Although Shell has said it will be many years before it makes a decision on whether to go ahead with commercial oil shale development, President George W. Bush recently claimed that oil shale could help alleviate high oil prices.

Last week a Colorado senator published an article that offered a more nuanced take on the prospects for oil shale development. We reprint it below. ASPO-USA is a non-partisan, non-profit, so we invite an opposing view that could be published as soon as next week.

Heedless Rush to Oil Shale, by Senator Ken Salazar (July 15, 2008)

To hear President Bush touting Western oil shale as the answer to $4 per gallon gasoline, as he did again yesterday in the Rose Garden, you would think it was 1908 . . . or 1920 . . . or 1945 . . . or 1974. Every couple of decades over the past century, the immense reserves of the oily rock under Colorado and Utah reemerge as the great hope for our energy future.

Bush and his fellow oil shale boosters claim that if only Western communities would stand aside, energy companies could begin extracting more than 500 billion barrels of recoverable oil from domestic shale deposits. If only the federal government immediately offered even more public lands for development, the technology to extract oil from rock would suddenly ripen, oil supplies would rise and gas prices would fall.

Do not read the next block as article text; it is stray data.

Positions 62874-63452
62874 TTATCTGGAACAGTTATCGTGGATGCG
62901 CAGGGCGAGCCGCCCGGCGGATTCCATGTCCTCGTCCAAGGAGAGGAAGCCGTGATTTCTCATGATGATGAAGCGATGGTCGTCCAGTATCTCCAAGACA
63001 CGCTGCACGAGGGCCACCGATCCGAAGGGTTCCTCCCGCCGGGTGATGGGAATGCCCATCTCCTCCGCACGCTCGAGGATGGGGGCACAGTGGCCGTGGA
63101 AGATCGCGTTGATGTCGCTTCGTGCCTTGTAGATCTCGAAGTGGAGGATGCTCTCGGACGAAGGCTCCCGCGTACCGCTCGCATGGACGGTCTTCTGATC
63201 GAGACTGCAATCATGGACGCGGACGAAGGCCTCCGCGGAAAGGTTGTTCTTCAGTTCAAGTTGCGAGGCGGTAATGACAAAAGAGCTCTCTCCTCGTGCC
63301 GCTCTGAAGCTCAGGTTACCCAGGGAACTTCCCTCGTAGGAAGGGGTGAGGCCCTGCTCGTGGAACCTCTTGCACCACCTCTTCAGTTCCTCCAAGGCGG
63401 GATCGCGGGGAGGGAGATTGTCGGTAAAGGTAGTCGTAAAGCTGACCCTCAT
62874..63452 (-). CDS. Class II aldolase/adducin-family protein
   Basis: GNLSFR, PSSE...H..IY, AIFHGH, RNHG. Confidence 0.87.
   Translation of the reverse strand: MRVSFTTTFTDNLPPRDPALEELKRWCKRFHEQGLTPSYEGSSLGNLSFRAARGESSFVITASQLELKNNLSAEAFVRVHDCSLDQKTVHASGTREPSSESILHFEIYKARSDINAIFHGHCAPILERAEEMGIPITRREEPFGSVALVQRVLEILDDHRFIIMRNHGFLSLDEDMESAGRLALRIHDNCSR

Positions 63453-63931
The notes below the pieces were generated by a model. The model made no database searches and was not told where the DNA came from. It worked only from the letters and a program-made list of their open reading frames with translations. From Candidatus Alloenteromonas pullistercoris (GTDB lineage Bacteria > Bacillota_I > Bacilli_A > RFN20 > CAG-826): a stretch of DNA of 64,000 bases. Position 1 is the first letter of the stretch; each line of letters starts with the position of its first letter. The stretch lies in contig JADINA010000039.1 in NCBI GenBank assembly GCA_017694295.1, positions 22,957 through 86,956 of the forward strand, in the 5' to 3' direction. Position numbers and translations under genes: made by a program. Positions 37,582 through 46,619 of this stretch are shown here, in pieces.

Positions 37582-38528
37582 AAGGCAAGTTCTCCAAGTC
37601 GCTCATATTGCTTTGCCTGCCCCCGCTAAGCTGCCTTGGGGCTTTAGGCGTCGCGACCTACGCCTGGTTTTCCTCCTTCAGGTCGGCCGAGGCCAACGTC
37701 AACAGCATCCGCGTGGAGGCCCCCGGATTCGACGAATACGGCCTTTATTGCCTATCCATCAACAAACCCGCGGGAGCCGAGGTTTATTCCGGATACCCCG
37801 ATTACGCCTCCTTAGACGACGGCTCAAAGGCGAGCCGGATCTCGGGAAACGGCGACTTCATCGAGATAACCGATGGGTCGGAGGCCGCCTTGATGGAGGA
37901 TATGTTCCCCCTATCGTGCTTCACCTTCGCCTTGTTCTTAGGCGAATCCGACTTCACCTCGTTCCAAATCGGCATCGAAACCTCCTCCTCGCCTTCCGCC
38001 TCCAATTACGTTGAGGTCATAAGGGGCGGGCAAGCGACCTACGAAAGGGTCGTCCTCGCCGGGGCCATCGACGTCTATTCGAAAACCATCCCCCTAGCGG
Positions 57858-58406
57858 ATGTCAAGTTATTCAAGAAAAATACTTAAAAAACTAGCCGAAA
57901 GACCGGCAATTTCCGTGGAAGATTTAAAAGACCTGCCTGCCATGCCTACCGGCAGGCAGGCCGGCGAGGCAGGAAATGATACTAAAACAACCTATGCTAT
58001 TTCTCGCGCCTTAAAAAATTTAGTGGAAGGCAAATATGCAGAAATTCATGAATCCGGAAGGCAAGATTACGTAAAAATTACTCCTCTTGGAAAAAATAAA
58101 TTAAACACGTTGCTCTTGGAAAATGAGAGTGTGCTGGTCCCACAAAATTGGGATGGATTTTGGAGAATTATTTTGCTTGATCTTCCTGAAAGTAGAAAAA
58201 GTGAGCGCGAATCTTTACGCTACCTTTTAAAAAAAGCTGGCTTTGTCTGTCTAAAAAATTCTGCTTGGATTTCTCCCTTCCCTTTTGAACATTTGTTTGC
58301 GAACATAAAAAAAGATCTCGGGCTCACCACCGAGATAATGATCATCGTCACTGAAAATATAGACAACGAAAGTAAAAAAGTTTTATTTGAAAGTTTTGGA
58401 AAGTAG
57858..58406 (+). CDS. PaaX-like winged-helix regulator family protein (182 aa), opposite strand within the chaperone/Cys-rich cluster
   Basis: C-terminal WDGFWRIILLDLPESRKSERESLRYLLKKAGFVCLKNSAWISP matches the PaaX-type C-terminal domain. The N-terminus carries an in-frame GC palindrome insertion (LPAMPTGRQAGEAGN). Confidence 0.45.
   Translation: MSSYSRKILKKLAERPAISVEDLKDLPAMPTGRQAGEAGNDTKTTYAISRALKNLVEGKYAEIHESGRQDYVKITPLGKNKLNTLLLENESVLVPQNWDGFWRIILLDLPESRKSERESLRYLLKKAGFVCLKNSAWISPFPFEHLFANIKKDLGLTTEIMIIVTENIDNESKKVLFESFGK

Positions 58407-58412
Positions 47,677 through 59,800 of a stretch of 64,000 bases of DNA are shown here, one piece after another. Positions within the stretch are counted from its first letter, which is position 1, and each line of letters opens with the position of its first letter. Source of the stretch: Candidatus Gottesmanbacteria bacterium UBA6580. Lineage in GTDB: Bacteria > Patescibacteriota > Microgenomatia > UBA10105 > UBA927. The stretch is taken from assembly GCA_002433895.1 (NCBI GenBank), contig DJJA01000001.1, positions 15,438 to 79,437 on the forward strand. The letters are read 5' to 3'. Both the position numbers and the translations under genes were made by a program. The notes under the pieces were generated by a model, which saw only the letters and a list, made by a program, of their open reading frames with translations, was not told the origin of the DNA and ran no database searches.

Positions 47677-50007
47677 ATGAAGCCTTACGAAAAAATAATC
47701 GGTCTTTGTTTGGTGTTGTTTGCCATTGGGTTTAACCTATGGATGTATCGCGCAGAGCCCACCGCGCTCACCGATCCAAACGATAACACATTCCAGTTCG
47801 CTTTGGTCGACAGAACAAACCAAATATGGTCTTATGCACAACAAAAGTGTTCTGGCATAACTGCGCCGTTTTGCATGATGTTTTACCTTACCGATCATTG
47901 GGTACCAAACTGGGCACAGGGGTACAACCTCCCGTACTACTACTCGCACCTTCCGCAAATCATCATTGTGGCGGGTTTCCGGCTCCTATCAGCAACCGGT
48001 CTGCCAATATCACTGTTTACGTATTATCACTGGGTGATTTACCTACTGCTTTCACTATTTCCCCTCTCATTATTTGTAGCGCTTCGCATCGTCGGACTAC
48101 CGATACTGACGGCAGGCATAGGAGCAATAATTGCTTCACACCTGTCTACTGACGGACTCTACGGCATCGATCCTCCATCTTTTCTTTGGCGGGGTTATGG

If only.

Since the 19th century, we in the West have been trying to extract oil from the vast oil shale riches that lie under our feet. It is no easy task, and past efforts have failed miserably. Commercial oil shale development would require not only immense financial investments but also an undetermined quantity of (scarce) water from the Colorado River basin and the construction of several multibillion-dollar power plants.

Sometimes it seems that we are getting close to overcoming these barriers. But each time we near a boom, we bust. The last bust, the infamous "Black Sunday" of 1982, left Western communities holding the bill long after the speculators, Beltway boosters and energy companies had taken off.

This time, though, the technologies that companies such as Shell Oil are developing are far more promising. Thanks in part to a research and development program that Congress created in 2005, energy companies are starting to devise a way to heat the rock that holds the oil and force the oil up and out of the ground. Still, that oil would not come easily. It would take around one ton of rock to produce enough fuel to last the average car two weeks.

Furthermore, energy companies are still years away -- 2015 at the earliest -- from knowing whether this technology can cost-effectively produce oil on a commercial scale.